In 2011.. I am going to focus many of the Blog posts to explaining how we teach and what those tenants are that I feel are important to leading people effectively.   They are principles that are timeless and they work, but yet, they work with Scouts and are easy for them to understand, embrace, and put into action using the Patrol method.
 
Have a Great Scouting Day!
 
Follow Me Boys is a registered Trademark of Disney

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Some news and a good link

Hey folks, I want to share a few things with you about the Podcast and the blog.
Clarke Green from the Blog and Podcast “Scoutmaster” recently posted to his blog about feedback and what it takes to maintain the blogs and podcasts.  Rather than re type what he said, because I agree with him and he said it well enough for all of us that blog and podcast, check out his blog post HERE.

Now some news about the Scoutmaster Minute Blog and Podcast.
First, I am going to try my hardest to get more content on the blog.  There is no lack of it, I just need to stay motivated and hit the keyboard.
Next-
The Podcast is going to a weekly show!  I will be posting every Wednesday, so look for the show in iTunes or check back here for the posting.  But every Wednesday a new show will hit the net.
Here is a sneak peak at whats coming up on the SMMPodcast-

Next week an interview with author of Legacy of Honor and Spirit of Adventure, Alvin Townley.
December 8th- Tips on Sleeping Well in the outdoors.
December 15th – What would you Do? Answering questions from Scouting Mag.
Thanks for listening.

Have a Great Scouting Day!

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PTCMedia Survey

Hey folks,  we are always looking at making PTCMedia better for the listeners of our quality Scouting Podcasts.  We are asking for your input of some of the areas of the PTCMedia web site.
Please take this short survey and let us know what you think.  Your input will drive the direction of the PTCMedia website.
Thanks for listening to the show!
CLICK HERE TO TAKE THE SURVEY

Have a Great Scouting Day!

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SMMPodcast #67- ASMs and Troop Discipline

Show #67- In this show we answer a listener email about Assistant Scoutmasters and we open up the subject of Troop discipline. Let me know what you think.. leave some feedback.
Listen to the Show here.
A few Show notes:
First, I am planning on going weekly with the show.  The last couple weeks have solidified my “want to” and it seems there is no shortage of subjects… and hey.. I love to talk.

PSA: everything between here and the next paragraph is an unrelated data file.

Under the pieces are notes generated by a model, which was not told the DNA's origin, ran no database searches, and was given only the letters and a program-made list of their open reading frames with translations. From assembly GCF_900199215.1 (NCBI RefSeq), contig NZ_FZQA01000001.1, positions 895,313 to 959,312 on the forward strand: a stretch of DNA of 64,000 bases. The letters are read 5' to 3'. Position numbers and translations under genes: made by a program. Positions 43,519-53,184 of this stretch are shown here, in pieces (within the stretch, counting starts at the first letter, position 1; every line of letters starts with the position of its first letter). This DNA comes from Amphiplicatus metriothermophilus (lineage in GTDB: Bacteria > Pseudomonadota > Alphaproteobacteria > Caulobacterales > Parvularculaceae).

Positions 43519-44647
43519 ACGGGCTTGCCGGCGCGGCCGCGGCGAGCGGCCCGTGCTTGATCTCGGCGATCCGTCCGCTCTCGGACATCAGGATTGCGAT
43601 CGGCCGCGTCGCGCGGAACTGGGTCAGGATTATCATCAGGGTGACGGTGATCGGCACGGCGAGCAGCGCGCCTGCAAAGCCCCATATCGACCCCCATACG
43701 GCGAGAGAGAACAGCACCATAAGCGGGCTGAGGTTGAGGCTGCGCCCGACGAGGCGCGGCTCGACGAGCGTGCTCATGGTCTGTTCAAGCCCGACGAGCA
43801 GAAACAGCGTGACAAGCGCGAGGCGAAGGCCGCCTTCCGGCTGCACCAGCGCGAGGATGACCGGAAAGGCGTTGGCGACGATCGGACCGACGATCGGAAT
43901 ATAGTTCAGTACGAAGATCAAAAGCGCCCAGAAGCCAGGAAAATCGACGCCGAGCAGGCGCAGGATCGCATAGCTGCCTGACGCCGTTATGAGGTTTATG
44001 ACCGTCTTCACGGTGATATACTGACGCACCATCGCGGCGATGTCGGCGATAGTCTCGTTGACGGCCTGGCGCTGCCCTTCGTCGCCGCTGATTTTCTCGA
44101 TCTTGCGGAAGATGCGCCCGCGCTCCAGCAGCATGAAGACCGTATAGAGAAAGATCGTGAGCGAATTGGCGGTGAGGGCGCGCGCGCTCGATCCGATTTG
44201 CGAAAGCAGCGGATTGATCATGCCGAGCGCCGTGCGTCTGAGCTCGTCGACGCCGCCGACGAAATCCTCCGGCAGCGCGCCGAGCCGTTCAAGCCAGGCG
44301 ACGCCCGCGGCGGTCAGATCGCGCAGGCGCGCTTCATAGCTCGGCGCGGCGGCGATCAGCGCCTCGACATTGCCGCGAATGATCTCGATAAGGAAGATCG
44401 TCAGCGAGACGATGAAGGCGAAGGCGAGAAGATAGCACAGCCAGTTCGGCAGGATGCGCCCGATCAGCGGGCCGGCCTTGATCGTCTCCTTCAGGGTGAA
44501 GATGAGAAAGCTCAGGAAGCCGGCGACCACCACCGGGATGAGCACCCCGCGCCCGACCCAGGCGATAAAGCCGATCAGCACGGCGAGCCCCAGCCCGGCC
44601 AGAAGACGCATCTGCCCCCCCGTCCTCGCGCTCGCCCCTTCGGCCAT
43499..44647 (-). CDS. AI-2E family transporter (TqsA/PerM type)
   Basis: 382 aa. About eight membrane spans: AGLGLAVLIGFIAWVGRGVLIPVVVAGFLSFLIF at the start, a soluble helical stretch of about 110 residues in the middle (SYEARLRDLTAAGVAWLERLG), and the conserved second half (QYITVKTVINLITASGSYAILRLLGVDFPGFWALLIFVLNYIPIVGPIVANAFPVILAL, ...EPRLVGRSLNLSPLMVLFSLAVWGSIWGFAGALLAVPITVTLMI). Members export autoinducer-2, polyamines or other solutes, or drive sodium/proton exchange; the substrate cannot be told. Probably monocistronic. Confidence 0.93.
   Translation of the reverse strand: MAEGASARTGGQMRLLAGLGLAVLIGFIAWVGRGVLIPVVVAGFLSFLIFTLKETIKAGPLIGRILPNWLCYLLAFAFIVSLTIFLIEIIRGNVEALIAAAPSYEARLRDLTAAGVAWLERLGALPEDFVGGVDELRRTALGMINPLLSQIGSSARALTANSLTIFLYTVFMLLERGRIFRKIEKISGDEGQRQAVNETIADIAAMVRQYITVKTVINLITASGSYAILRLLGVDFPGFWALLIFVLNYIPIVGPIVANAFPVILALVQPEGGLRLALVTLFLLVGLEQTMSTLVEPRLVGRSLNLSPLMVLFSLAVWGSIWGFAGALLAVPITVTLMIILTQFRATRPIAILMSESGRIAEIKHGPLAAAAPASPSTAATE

Second, thanks to everyone for hanging in there and supporting the show.  It is worth the time and energy and at the end of the day the show is an extention of my love for Scouting!

Have a Great Scouting Day!

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The Sports/Scouts balance

Tis the season, Football season, Basketball season, wrestling season, baseball…. you get the point…  Our Scouts are busier than ever it seems these days and involved in many activities.  We need to help parents and Scouts strike a good and fair balance between Scouts and Sports, Scouts and Homework, Scouts and other things that seem to pop up in life.
Last night we reviewed all the paper work required to recharter.  Those of you that are familiar with this process understand.  We reviewed our current roster and looked at Scouts that we are now forced to drop from the roles.  I say forced because the Scout and his parents are not willing to go any further, now that can be for many reasons, but in the phone calls that we made to find out what the families intent was we found that Sports seemed to be the number one excuse.
So we need to find a good balance.  I am glad to see these young men participate in sports, after all a Scout is physically fit.. right?  I love sports and believe that sports offers young men great opportunities.  But I love Scouts too and know that Scouts opens up the world to our young men.  So strike a balance.
I talked to a Scoutmaster at Round table recently about this issue.  His attitude was that its either Sports of Scouts and that if a Scout wants to do both its on them.  I asked about a Scout doing both and coming to meetings in their sports uniform, many of my Scouts do this.  “Absolutely NOT!” was his reply.  I say Hogwash… I allow our Scouts to show up in their practice gear, uniforms, or plain clothes if that it what it takes to keep them coming.  I know who plays sports and who doesn’t, and it really is not that big a deal.  Do I want them in full Scout uniform, yes, but I also know that if they are coming straight from practice to Scouts they may not have time to change.  My own two sons play Sports.  Football, Track, and Wrestling.  And they have on occasion wore their sports uniforms or practice gear to Scout meetings, its better than not being there.